State’s Housing Affordability and Homelessness Challenges. Housing in California has long been more expensive than most of the rest of the country. Today, an average California home costs 2.5 times the national average. California’s average monthly rent is about 50 percent higher than the rest of the country. High housing costs drive California’s official poverty rate from roughly 13 percent (slightly higher than average) to 19 percent (highest in the nation) under the Census Bureau’s Supplemental Poverty Measure, which takes into account food, clothing, utilities, and shelter. While many factors have a role in driving California’s high housing costs, the most important is the significant shortage of housing, particularly within coastal communities. Though the exact number of new housing units California needs to build to address housing affordability is uncertain, the general magnitude is enormous.
Not surprisingly, those living in poverty are the most significantly affected by the state’s severe affordable housing crisis. These households are at greatest risk of housing instability and homelessness. The 1.5 million low-income households that pay at least half of their income toward housing are at greatest risk. For this population, job loss or an unexpected expense could result in homelessness. California has more people experiencing homelessness than any other state in the nation. As of January 2018, California has about 130,000 homeless individuals, which represented about 25 percent of the total homeless population in the nation. Addressing California’s housing and homelessness crisis is one of the most difficult challenges facing the state.
Governor’s 2019‑20 Budget Proposed Funding for Housing and Homelessness. In January, the Governor’s 2019‑20 budget included various proposals aimed at improving the affordability of housing in the state and addressing homelessness. Most relevant to this analysis, the Governor proposed $750 million in one-time General Fund grants to local governments meant to accelerate meeting new housing production goals. Specifically, $250 million would be available to cities and counties to support various activities, like conducting planning and making zoning changes, to help them meet new short-term housing production goals. As local governments reached these new goals, an additional $500 million would be available to cities and counties for general purposes as a reward for reaching milestones in their short-term housing goals. The January budget also proposed a total of $200 million one-time General Fund towards a new state tax credit program targeting housing development for households with relatively higher-income levels. Similarly, $500 million one-time General Fund was proposed for an expanded housing production loan program for households with incomes up to 120 percent of area median income. Finally, the Governor proposed $500 million in one-time General Fund grants to local governments meant to address homelessness. Of this amount, $300 million would be available for general purposes as rewards to communities that showed progress towards developing shelters and housing for the homeless. See our analyses of the Governor’s January budget on housing, local planning efforts, and homelessness for more information.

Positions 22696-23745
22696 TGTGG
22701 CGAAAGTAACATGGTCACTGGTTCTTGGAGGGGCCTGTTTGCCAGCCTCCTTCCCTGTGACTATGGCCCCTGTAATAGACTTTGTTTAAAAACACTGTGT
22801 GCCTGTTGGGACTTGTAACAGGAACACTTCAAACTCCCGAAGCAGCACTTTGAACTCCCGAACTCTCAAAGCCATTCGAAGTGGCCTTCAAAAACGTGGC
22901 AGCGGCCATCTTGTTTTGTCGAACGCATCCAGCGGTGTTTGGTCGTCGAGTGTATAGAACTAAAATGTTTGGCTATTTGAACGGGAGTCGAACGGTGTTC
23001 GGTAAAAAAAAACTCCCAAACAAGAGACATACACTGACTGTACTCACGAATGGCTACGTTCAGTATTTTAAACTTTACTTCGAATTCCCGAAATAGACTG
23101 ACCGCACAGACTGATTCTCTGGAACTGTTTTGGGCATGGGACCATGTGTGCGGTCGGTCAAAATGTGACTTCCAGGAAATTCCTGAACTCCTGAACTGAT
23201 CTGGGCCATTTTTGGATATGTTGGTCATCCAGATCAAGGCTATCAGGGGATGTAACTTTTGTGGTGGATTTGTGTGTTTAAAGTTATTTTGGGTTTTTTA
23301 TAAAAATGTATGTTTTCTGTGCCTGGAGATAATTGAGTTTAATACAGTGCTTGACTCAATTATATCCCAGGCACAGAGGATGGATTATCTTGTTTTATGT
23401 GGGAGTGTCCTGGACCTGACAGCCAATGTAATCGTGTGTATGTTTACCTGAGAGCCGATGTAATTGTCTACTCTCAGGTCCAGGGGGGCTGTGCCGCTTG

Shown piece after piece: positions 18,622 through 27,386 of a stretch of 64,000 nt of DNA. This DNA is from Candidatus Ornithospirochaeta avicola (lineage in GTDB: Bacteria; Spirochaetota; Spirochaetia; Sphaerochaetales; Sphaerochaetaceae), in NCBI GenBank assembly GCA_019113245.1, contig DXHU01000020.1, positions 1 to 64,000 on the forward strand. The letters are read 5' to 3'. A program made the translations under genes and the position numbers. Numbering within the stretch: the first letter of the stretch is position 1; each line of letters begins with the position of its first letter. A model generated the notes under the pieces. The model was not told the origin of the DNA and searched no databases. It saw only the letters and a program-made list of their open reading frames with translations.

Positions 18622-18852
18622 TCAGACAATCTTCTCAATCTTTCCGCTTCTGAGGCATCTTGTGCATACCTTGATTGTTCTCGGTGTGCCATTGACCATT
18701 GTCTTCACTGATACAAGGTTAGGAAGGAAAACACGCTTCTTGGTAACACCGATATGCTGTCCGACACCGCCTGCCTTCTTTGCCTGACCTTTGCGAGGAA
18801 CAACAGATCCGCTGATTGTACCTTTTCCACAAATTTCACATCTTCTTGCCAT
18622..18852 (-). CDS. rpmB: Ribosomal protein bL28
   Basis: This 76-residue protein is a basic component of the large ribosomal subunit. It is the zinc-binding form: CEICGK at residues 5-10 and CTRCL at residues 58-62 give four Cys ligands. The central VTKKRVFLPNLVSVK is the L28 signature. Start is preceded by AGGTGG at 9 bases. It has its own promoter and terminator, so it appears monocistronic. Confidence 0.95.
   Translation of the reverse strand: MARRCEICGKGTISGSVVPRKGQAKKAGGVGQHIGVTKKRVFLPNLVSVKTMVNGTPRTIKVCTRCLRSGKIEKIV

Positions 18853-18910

The Governor proposes significant changes in the May Revision to the housing and homelessness plan introduced in January. These changes are primarily related to policy. The May Revision increases General Fund expenditures by $150 million for homelessness for a total General Fund investment of $2.525 billion ($1.75 billion for housing and $775 million for homelessness). Below, we summarize the key changes.
Repurposes General Purpose Grants Towards Housing-Related Infrastructure. The May Revision repurposes the $500 million in flexible funds proposed in January for the Infill Infrastructure Grant (IIG) Program administered by the Department of Housing and Community Development. The IIG Program provides funding for infrastructure projects that support high-density affordable and mixed-income housing in locations designated as infill.
Expands Eligibility for Short-Term Housing Planning Grants to School Districts and County Offices of Education (COEs). The May Revision adds school districts and COEs as jurisdictions eligible for a portion of the $250 million proposed in January so that they can develop plans to use their excess properties for teacher housing.
Continues to Target Housing Tax Credit and Loan Proposals Towards Relatively Higher-Income Households. The Governor’s May Revision does not change these January proposals. The administration continues to target these programs towards relatively higher-income level households.
Maintains Proposed Linkage Between Transportation Funding and Compliance With Housing Element Process. The Governor’s May Revision maintains the link proposed in January between SB 1 transportation funding and compliance with the housing element process.
Increases Grants to Communities Meant to Address Homelessness by $150 Million. The May Revision increases the homelessness proposal to $650 million one-time General Fund. These funds would be administered by the Homeless Coordinating and Financing Council as part of the Homeless Aid for Planning and Shelter Program. Communities would have through 2022‑23 to use the funds.
Expands Eligible Uses of Grants. The Governor offers communities significant flexibility on the use of these funds, including, emergency shelters, navigation centers, rapid rehousing, prevention, permanent supportive housing, job programs, and hotel/motel conversions.
Repurposes General Purpose Grants Towards Services for the Homeless. In addition, the Governor’s May Revision no longer includes any flexible incentive funding. Instead, all of the funding would be used directly by communities for various services for the homeless. Specifically, the state’s 13 most populous cities would receive $275 million, counties would receive $275 million, and Continuums of Care—local entities that administer housing assistance programs within a particular area, often a county or group of counties—would receive $100 million. The allocations would be based on the 2019 homeless point-in-time counts.